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Turlock couple part of cruise ship quarantine
coronavirus sruise ship couple
Turlock residents Craig and Marcy Wright were passengers on the Grand Princess cruise ship that was kept from coming to port for several days after 21 people tested positive for the coronavirus (Photo contributed).

Craig Wright is a silver-lining kind of man and as such is choosing to look on the bright side of his current situation.

Wright and his wife Marcy, both Turlock residents, were passengers on the Grand Princess cruise ship that was kept from coming to port for several days after 21 people tested positive for the coronavirus. On Monday, the ship was able to dock at the Port of Oakland and the Wrights began a 14-day quarantine at Travis Air Force Base.

“It’s pretty nice here,” Wright said in a telephone interview. “They have us in a hotel and the rooms have microwaves and refrigerators and the meals are catered. We can go outside as long as we wear masks. As soon as we got here, they said we could get packages delivered, so I went on Amazon and ordered us a French press coffee maker. We’re trying to maintain the vacation.”

On the ship the Wrights, like all the other passengers, had been confined to their cabin, as officials tried to keep the virus from spreading.

“We hadn’t been out in the sunlight since Thursday,” Wright said. “We had an interior room because we were too cheap to pay for a room with a balcony. We’ll never make that mistake again.”

At the air force base all the passengers are having their temperature checked daily and there is a multitude of medical professionals to help with anyone who begins to exhibit symptoms.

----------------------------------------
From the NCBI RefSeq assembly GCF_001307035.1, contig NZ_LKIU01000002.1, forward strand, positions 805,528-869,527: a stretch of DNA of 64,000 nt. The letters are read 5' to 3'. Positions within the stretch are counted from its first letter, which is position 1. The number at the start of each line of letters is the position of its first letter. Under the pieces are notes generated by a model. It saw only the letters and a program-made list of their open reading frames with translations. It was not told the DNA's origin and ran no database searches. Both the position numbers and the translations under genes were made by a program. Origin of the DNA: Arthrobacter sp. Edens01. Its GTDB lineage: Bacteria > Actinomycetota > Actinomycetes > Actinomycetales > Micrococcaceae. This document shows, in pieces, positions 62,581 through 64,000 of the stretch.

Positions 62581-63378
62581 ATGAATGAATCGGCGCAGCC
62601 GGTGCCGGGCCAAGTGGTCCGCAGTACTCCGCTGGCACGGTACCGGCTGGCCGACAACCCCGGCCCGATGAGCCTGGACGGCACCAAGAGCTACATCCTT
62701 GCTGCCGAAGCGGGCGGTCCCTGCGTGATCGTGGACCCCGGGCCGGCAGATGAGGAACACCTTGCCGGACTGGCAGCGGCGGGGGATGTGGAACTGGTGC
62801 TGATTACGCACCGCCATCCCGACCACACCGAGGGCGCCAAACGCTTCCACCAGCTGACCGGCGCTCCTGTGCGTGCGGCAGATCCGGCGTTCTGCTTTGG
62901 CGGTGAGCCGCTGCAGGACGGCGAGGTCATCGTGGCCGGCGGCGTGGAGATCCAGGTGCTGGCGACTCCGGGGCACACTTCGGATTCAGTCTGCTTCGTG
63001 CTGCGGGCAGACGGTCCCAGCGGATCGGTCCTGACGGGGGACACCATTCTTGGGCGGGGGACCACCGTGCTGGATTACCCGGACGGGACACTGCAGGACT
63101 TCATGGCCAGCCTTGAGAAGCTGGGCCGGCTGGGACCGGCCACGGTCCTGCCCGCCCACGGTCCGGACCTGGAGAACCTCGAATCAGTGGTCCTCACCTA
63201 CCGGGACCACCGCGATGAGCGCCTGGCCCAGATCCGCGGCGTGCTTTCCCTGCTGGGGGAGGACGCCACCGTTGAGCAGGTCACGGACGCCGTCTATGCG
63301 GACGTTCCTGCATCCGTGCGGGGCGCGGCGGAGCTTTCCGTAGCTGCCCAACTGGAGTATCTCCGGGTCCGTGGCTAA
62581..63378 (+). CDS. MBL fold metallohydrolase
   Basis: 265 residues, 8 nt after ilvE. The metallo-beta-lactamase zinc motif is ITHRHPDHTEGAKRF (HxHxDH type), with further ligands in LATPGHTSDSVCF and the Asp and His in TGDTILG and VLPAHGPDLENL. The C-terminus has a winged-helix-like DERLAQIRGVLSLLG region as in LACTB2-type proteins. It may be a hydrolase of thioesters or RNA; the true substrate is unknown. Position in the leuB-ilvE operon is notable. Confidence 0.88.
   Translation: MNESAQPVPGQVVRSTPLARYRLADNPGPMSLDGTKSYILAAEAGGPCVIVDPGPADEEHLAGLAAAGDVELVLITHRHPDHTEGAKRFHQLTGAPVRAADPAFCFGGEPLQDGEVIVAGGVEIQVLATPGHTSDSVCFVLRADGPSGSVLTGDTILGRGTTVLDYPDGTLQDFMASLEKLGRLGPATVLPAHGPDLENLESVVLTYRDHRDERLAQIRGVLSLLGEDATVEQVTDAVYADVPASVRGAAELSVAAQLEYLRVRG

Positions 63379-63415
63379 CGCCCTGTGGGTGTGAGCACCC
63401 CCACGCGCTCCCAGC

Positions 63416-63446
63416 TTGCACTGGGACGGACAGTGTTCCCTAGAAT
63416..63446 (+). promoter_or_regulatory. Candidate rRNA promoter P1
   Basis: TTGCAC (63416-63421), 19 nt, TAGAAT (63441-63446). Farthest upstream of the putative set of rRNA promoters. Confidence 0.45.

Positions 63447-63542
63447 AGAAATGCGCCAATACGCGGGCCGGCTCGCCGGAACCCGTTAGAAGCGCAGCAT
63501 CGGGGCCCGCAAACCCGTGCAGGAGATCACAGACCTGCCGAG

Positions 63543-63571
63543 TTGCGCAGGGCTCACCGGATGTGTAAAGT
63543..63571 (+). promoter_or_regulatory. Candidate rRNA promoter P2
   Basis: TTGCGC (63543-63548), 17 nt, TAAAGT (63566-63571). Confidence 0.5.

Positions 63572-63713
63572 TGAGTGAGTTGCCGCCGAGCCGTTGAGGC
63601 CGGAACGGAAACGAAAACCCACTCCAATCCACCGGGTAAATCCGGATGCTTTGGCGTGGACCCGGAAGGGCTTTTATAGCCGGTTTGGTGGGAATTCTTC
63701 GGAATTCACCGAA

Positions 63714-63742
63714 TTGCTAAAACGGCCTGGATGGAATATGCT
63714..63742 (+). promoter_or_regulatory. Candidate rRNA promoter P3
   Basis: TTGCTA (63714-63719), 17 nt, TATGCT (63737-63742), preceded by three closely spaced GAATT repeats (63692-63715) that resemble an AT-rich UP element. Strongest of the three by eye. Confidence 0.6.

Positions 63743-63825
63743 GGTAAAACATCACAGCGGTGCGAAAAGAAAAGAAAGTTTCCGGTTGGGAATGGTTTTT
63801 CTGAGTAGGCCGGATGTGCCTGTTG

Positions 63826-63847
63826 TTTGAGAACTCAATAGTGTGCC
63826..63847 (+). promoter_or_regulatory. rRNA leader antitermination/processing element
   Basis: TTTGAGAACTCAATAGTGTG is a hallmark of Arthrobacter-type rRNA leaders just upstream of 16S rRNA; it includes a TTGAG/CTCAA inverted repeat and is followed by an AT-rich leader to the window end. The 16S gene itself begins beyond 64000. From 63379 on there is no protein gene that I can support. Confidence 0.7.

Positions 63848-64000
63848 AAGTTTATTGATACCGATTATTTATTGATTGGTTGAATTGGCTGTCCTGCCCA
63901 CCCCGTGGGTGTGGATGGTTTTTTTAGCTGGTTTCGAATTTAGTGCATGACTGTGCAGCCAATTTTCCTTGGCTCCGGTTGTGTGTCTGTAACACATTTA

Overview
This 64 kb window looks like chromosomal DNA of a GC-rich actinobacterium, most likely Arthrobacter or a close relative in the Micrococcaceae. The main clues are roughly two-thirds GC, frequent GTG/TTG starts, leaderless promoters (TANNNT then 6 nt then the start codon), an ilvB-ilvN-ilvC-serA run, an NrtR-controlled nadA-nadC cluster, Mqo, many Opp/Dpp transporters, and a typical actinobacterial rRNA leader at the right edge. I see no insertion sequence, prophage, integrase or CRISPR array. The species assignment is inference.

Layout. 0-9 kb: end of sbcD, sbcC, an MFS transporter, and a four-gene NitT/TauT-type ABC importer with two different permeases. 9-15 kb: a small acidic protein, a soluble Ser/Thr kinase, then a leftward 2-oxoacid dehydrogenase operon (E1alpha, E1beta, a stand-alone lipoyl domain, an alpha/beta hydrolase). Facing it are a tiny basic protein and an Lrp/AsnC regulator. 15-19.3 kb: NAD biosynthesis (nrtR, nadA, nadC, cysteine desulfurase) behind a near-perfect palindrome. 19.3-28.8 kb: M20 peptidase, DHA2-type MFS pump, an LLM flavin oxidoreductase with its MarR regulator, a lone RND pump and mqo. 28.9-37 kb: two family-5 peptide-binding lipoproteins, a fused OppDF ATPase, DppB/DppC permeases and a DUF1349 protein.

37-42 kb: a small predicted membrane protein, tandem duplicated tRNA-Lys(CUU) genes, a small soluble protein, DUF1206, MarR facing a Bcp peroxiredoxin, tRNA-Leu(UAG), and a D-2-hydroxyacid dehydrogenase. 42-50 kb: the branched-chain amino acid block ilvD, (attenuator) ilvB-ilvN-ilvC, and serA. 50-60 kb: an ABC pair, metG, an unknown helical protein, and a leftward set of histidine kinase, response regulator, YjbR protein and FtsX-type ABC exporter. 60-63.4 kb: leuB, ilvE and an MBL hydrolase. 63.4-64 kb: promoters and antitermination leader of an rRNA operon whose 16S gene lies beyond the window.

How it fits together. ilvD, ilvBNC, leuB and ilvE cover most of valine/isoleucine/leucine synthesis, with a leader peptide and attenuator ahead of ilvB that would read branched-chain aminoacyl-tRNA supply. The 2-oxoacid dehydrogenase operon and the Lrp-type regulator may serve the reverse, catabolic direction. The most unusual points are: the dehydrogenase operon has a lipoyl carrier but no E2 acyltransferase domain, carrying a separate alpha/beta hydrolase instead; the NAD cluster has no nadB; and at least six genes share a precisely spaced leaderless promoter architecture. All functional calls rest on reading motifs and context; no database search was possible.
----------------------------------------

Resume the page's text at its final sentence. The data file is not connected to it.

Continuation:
The couple have shown no signs of having the virus and are happy to remain in the 14-day quarantine if it means keeping it from spreading in the community.

“I don’t want to be the one to bring it to Turlock,” Wright said.

More cases of coronavirus continue to pop up across the country and while Stanislaus County has been spared as of yet, officials are making sure the area is prepared.

As of Tuesday, Stanislaus County has no confirmed cases of the coronavirus. The Stanislaus County Health Services Agency data showed 16 people have been tested for the virus in the county and are awaiting results. Seven people have tested negative. Twenty-one people are being monitored in the county, according to the SCHSA.

San Joaquin County reported on Tuesday that they have one confirmed case of coronavirus. This individual was a passenger on the Grand Princess cruise ship, however, they were not on the cruise that is currently disembarking in Oakland. The individual became symptomatic and was hospitalized several days ago.

“As always, the health and safety of our residents are of utmost importance to us. Public Health Services has been planning, preparing and has protocols in place that we follow accordingly,” said Interim San Joaquin County Public Health Officer Dr. Maggie Park. “We are working closely with the U.S. Centers for Disease Control and Prevention and the California Department of Public Health to respond to the outbreak of COVID-19.”

Merced County reported on Tuesday that they currently have no coronavirus cases.